7 Disadvantages of Canned Food That Can Jeopardize Your Health

While canned food appears to be a quick meal with extended shelf life, there are some disadvantages of canned foods that can potentially impact your health after consumption[1]. Here, Sound Health and Lasting Wealth will explore seven significant drawbacks of canned food that can potentially jeopardize your health. It is important to be aware of these issues so that you can make informed decisions about your dietary choices.

1. Nutrient Loss

One of the primary concerns with canned food is the potential loss of nutrients during the canning process[2]. The high temperatures used to sterilize and preserve the food can degrade certain vitamins and minerals. Additionally, some nutrients, such as vitamin C, are water-soluble and can leach into the liquid within the can, leading to further nutrient loss.

RELATED: How to Conserve Vitamin C During Food Preparation

High Sodium Content

Canned food often contains high levels of sodium, which is used as a preservative and flavor enhancer. Excessive sodium consumption can contribute to hypertension[3], water retention, and other health problems. It is important to read labels carefully and opt for low-sodium or no-salt-added options when possible.

Exposure of Bisphenol A (BPA In Canned Foods) 

Many canned foods are lined with a resin that contains bisphenol A (BPA), a chemical[4] used in some canned food linings and known to have negative health effects. Bisphenol A (BPA) has the ability to easily migrate into food sources, particularly when it comes to canned goods and products packaged in polycarbonate containers[5].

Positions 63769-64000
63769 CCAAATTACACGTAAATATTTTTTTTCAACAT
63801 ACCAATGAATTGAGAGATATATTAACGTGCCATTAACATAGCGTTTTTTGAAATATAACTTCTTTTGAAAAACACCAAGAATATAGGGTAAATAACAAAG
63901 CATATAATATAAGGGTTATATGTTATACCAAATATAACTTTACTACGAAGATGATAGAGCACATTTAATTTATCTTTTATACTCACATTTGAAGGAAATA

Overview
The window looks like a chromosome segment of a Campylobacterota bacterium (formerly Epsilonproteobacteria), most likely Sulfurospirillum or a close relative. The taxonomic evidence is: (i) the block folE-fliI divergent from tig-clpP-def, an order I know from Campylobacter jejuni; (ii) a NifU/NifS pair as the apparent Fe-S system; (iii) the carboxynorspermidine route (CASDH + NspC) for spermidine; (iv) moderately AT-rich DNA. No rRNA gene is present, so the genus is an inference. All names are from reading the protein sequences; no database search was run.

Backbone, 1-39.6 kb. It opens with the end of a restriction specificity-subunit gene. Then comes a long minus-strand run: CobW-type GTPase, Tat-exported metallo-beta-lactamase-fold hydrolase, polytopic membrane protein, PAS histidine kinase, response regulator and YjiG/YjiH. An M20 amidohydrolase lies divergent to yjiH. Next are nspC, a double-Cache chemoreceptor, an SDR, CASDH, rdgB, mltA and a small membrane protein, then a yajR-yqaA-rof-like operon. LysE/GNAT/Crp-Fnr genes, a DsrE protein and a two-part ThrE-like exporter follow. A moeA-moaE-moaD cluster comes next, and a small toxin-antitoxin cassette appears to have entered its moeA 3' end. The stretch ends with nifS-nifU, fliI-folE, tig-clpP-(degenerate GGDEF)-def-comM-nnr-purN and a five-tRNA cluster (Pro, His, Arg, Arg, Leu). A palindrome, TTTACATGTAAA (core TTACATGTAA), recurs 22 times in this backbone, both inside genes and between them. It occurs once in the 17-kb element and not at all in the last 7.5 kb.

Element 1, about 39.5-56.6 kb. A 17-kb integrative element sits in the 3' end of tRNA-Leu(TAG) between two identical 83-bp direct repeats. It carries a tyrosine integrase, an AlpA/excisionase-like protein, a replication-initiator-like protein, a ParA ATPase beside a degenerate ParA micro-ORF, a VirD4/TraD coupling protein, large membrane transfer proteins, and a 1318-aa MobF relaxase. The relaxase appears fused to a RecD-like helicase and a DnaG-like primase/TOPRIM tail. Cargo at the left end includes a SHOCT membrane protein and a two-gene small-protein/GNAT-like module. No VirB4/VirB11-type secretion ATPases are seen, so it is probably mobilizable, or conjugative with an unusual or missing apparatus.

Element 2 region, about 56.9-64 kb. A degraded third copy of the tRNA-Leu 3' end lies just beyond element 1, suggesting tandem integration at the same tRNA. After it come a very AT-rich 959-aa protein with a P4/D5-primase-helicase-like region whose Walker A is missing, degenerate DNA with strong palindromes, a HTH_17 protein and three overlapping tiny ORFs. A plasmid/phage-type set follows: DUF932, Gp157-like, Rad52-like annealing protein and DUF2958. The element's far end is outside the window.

It has been linked to health problems such as reproductive problems, heart disease, and cancer. However, the FDA has stated that the levels of BPA in canned foods are safe for human consumption but advisable to choose BPA-free canned products or consider alternative packaging options.

High Sugar Content

Some canned fruits[6] are packed in syrup, which can add a lot of sugar to your diet. For example, a can of peaches in syrup can contain up to 14 grams of sugar[7], which is more than half of the recommended daily intake for adults.

Additives and Preservatives

To extend the shelf life of canned food, manufacturers often add various additives and preservatives. These substances may include artificial colors[8], flavors, and chemical stabilizers. While deemed safe for consumption in regulated amounts, some individuals may be sensitive to these additives or prefer to avoid them altogether.

Limited Variety

Canned food typically offers a limited variety of options compared to fresh or frozen alternatives. Certain fruits, vegetables, and meats may not be readily available in canned form, leading to a less diverse diet. Consuming a wide range of foods[9] is essential for obtaining all the necessary nutrients and maintaining overall health.

Environmental Impact